The governor of Pennsylvania, Tom Wolf, has joined the agenda to censor Americans’ free speech, unleashing an executive order banning “conversion therapy.”
While that term has been used by opponents derogatorily, a common understanding is that it is talk therapy delivered by professionals to those who have unwanted same-sex attractions.
The Washington Examiner said the Democrat has directed state agencies to discourage such therapy for anyone.
He also ordered that state funds are not to be used for such therapy.
He claimed, “Conversion therapy is a traumatic practice based on junk science that actively harms the people it supposedly seeks to treat. This discriminatory practice is widely rejected by medical and scientific professionals and has been proven to lead to worse mental health outcomes for LGBTQIA+ youth subjected to it. This is about keeping our children safe from bullying and extreme practices that harm them.”
The concept early on was promoted in California, which banned therapists from talking to people about leaving homosexuality, but promoted the idea of counseling people to become homosexual.
WND reported when Joe Biden, on taking office, issued a similar order.
His focus was to crack down on talk therapy that helps people who have unwanted same-sex attractions.
He also ordered the Department of Health and Human Services “to help prevent LGBT youth suicide by expanding access to mental health resources.”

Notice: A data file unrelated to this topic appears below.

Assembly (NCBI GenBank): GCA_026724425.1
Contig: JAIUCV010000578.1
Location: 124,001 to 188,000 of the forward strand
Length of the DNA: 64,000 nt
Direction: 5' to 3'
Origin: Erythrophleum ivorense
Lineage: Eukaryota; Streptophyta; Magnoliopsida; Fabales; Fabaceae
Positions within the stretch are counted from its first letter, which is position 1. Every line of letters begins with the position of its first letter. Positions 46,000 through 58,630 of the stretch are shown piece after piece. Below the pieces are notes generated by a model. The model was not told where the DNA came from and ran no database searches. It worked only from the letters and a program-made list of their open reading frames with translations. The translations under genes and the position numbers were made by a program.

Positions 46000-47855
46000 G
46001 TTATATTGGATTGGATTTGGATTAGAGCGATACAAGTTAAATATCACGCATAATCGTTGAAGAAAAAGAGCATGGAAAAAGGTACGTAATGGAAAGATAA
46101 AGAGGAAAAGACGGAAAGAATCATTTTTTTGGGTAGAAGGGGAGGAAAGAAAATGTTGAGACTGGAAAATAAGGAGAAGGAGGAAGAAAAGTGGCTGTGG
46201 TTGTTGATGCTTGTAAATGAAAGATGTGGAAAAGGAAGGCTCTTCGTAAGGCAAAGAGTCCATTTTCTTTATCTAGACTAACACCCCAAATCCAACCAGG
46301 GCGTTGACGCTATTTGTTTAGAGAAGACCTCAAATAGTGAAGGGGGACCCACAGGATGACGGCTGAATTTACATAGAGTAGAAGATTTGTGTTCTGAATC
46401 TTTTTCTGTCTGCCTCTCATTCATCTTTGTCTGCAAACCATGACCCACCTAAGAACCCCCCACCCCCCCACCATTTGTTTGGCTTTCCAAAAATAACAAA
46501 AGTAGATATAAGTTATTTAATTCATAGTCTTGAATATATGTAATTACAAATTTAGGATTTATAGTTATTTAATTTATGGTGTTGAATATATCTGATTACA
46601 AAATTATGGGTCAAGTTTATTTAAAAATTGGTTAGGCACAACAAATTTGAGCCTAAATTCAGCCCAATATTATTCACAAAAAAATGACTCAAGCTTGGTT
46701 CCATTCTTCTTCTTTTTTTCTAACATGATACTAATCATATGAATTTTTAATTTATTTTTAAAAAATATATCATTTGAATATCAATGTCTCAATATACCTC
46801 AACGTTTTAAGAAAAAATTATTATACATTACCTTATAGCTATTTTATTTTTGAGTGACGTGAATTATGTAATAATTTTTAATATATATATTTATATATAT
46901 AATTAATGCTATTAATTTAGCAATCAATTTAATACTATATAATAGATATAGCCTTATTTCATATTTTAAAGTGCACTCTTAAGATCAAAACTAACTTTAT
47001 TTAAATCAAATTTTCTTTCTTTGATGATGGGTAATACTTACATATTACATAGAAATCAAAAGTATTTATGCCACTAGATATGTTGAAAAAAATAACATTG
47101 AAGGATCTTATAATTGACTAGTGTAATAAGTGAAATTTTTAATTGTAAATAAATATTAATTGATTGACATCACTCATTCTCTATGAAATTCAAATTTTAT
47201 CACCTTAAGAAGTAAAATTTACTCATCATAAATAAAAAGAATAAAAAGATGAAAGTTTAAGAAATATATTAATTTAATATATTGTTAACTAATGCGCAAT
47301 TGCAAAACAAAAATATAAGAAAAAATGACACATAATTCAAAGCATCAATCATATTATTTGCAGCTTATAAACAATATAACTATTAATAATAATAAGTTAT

At the time, the White House statement included a comment from HHS Assistant Secretary for Health Admiral Rachel Levine, a man who now identifies as a woman.
“I have no room in my heart for hatred and I have no time for intolerance, but we don’t live in a world where everyone feels that way, and this administration understands that more action is needed,” he said.
Such bans also have become common in the United Kingdom, where Christian churches have opposed attempts to make such speech illegal.
They have argued that that is an unequal crackdown on religious viewpoints, and even an atheist agreed.
The Christian Institute reported Stuart Waiton, a senior lecturer in sociology at Abertay University, a “devout atheist,” said it would be wrong to criminalize such discussions.
“I totally disagree with Christian ideas about homosexuality. But I also recognize that in a free and liberal society people must be free to believe and to preach about whatever they like,” he said.
He said the term “conversion therapy” is wrong, as it creates “images of someone being tortured by being strapped to a chair with electrodes stuck on their head.”
Several dozen states already have moved in the same direction, but federal courts have not been so tolerant of such explicit censorship.
And WND reported in 2020 on a federal appeals court ruling that said ordinances in Florida banning the licensed counseling of people with unwanted same-sex attractions are unconstitutional violations of the freedom of speech.
“We hold that the challenged ordinances violate the First Amendment because they are content-based regulations of speech that cannot survive strict scrutiny,” the ruling from the 11th U.S. Circuit Court of Appeals said.
The decision was the first from a federal appeals court laws against so-called “conversion therapy” – a term rejected by proponents – since a 2018 U.S. Supreme Court ruling. In NIFLA v. Becerra, the high court ruled the government cannot force an individual or organization to express a message chosen by the government.
In that case, the ruling found that bans by Boca Raton and Palm Beach County violate the Constitution.
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